(CN) – The size of the field of candidates vying for the Democratic nomination to run against President Donald Trump spawned much hand-wringing in the early days of the campaign. But 10 months out from the Democratic Convention, the race is characterized more by consistency than volatility as former Vice President Joe Biden began the year as the front-runner and remains so as summer turns to fall.
Senator Bernie Sanders of Vermont meanwhile has been steadily running second and continues to do so, despite losing ground to an upstart challenger.
That challenger, Senator Elizabeth Warren of Massachusetts, started the year in third place, swooned a bit in spring, but has incrementally gained ground to solidify her spot in the upper ranks.
Senator Kamala Harris of California, South Bend, Indiana, mayor Pete Buttigieg, former Texas congressman Beto O’Rourke and even Senator Cory Booker of New Jersey have flirted with or even occupied third place for brief periods but have fallen back to the peloton.
According to a Hill-HarrisX poll released Monday, those candidates are far off the chase, with none of them mustering more than 5% support of likely Democratic voters and independents.
Such numbers take on increasing importance as the Democratic National Committee established new criteria for qualifying for the next round of Democratic debates to be held in November.
To qualify, candidates must receive at least 3% support in four national or state polls approved by the DNC.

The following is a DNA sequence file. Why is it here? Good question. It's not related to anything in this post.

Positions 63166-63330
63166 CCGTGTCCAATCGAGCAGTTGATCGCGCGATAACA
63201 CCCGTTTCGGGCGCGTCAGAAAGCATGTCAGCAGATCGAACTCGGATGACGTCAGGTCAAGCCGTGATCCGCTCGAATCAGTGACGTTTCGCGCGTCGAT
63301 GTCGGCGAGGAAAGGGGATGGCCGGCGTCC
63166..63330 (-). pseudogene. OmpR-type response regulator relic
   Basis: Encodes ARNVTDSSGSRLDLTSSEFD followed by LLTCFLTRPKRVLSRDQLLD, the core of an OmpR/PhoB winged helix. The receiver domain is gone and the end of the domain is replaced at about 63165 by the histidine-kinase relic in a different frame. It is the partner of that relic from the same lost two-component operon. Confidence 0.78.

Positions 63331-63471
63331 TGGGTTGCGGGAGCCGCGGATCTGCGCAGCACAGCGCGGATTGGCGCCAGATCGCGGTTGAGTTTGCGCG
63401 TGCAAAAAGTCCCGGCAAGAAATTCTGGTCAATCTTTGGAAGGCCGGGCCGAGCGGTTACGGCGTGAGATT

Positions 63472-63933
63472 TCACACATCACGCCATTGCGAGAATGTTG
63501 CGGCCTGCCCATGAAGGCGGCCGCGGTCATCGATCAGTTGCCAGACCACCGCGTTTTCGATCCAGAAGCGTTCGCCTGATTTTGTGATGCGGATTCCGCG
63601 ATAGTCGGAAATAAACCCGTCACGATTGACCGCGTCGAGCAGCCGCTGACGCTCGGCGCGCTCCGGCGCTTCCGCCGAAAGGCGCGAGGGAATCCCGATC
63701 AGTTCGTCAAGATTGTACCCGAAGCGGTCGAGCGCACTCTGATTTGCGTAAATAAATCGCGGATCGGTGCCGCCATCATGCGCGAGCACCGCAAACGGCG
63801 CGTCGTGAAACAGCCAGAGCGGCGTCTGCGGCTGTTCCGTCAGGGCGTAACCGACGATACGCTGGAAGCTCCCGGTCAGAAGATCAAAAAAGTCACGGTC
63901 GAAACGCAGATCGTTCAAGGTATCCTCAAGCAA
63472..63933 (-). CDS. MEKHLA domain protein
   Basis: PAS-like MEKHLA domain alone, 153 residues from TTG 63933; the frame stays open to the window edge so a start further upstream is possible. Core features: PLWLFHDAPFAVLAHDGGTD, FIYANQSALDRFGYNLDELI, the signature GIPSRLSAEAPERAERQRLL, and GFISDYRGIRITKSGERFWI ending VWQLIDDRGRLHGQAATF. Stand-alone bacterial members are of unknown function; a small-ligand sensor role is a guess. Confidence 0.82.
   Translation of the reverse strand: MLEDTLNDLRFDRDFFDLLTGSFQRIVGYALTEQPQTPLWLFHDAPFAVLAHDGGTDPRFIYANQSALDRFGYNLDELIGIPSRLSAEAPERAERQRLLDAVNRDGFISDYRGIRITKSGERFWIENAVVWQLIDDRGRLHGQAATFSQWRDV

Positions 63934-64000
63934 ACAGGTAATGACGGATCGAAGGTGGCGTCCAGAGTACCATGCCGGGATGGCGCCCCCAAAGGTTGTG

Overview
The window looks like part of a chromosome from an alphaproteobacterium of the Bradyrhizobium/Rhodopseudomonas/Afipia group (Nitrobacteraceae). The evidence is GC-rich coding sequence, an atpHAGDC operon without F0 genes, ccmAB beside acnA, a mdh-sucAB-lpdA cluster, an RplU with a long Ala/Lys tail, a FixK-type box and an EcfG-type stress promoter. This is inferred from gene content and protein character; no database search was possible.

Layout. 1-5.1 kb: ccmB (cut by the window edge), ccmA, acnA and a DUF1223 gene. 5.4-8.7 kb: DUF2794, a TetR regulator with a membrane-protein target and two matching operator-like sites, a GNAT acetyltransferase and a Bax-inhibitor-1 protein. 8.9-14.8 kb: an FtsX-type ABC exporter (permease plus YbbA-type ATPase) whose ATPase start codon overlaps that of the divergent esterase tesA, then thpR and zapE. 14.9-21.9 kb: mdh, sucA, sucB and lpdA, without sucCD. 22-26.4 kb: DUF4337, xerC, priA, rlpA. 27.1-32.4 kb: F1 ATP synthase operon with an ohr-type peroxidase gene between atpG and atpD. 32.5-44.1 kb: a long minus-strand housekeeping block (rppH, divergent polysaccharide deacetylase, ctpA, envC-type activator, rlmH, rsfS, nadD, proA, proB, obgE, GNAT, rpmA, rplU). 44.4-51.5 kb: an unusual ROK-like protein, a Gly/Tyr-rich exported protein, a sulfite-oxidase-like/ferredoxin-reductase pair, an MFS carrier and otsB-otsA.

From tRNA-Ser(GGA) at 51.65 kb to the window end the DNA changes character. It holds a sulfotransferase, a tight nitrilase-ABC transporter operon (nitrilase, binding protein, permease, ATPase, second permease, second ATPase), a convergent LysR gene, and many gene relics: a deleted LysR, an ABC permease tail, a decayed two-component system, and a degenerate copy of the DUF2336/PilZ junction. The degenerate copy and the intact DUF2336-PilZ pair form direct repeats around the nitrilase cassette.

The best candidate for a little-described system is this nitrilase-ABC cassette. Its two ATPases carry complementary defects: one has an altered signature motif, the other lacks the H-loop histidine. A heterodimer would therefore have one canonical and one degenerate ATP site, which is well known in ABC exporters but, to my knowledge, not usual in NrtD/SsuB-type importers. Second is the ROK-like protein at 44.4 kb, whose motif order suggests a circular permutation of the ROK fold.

The newly announced threshold would mean – according to Monday’s poll – Minnesota Senator Amy Klobuchar, Booker and U.S. Rep. Tulsi Gabbard of Hawaii, among others, would not qualify for the debate.
Meanwhile, Biden appears to be consolidating his lead as he garnered 31% support, a 4-point increase from when the poll was last taken in late August.
Sanders and Warren are in a statistical dead heat at 16% and 14%, respectively. Warren has been running at or around 14% for months in the poll, but it belies her recent surge toward being a viable contender.
The Des Moines Register released a poll over the weekend showing Warren leading Biden in Iowa, the first time the senator has edged out the former vice president in any poll. Warren won 22% of the support for top choice and Biden managed 20%, meaning the candidates polled within the statistical margin of error.
But Monday’s polling shows Biden will be difficult to dislodge from the front of the pack, as his appeal with the part of the Democratic Party that skews older and more moderate remains firm.
The sampling for the Hill-HarrisX poll was conducted between Sept. 20-21 and involved 1,000 registered voters. The margin of error is plus or minus 3.1 percentage points.